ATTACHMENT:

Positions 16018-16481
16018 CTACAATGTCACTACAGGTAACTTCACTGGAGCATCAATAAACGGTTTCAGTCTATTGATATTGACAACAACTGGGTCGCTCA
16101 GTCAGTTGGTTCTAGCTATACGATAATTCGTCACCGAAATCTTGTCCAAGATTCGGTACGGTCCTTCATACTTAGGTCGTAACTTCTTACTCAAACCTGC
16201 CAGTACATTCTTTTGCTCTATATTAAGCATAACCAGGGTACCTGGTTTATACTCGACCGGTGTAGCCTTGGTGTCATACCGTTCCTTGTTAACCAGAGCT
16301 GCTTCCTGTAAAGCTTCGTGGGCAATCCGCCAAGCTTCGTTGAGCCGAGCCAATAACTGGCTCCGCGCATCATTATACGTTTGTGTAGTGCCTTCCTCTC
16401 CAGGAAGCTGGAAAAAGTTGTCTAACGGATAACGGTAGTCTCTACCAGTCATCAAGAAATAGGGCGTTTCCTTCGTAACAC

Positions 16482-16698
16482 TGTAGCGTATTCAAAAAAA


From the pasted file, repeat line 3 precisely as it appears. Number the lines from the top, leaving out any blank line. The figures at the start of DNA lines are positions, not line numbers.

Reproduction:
16101 GTCAGTTGGTTCTAGCTATACGATAATTCGTCACCGAAATCTTGTCCAAGATTCGGTACGGTCCTTCATACTTAGGTCGTAACTTCTTACTCAAACCTGC